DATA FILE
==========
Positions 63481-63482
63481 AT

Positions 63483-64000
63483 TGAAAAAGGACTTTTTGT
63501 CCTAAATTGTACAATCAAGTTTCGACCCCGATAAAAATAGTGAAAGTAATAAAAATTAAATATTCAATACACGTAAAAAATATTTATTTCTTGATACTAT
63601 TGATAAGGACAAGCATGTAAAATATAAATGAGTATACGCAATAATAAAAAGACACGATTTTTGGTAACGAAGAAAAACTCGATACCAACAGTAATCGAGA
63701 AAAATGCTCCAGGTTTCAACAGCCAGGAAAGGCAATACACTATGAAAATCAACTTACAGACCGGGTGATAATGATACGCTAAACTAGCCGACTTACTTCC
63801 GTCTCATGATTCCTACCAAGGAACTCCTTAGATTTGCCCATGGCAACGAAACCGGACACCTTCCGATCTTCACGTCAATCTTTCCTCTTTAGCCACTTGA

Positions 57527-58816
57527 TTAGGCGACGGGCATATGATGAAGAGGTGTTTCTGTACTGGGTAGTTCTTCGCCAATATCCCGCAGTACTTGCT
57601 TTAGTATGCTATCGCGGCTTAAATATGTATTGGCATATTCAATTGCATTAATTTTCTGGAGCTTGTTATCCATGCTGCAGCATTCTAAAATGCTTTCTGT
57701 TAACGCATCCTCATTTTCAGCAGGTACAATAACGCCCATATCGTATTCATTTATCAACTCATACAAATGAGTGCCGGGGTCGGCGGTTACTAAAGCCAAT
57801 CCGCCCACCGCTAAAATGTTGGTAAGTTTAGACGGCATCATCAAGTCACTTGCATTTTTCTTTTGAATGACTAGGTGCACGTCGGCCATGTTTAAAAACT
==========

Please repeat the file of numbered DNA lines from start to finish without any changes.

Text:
Positions 63481-63482
63481 AT

Positions 63483-64000
63483 TGAAAAAGGACTTTTTGT
63501 CCTAAATTGTACAATCAAGTTTCGACCCCGATAAAAATAGTGAAAGTAATAAAAATTAAATATTCAATACACGTAAAAAATATTTATTTCTTGATACTAT
63601 TGATAAGGACAAGCATGTAAAATATAAATGAGTATACGCAATAATAAAAAGACACGATTTTTGGTAACGAAGAAAAACTCGATACCAACAGTAATCGAGA
63701 AAAATGCTCCAGGTTTCAACAGCCAGGAAAGGCAATACACTATGAAAATCAACTTACAGACCGGGTGATAATGATACGCTAAACTAGCCGACTTACTTCC
63801 GTCTCATGATTCCTACCAAGGAACTCCTTAGATTTGCCCATGGCAACGAAACCGGACACCTTCCGATCTTCACGTCAATCTTTCCTCTTTAGCCACTTGA

Positions 57527-58816
57527 TTAGGCGACGGGCATATGATGAAGAGGTGTTTCTGTACTGGGTAGTTCTTCGCCAATATCCCGCAGTACTTGCT
57601 TTAGTATGCTATCGCGGCTTAAATATGTATTGGCATATTCAATTGCATTAATTTTCTGGAGCTTGTTATCCATGCTGCAGCATTCTAAAATGCTTTCTGT
57701 TAACGCATCCTCATTTTCAGCAGGTACAATAACGCCCATATCGTATTCATTTATCAACTCATACAAATGAGTGCCGGGGTCGGCGGTTACTAAAGCCAAT
57801 CCGCCCACCGCTAAAATGTTGGTAAGTTTAGACGGCATCATCAAGTCACTTGCATTTTTCTTTTGAATGACTAGGTGCACGTCGGCCATGTTTAAAAACT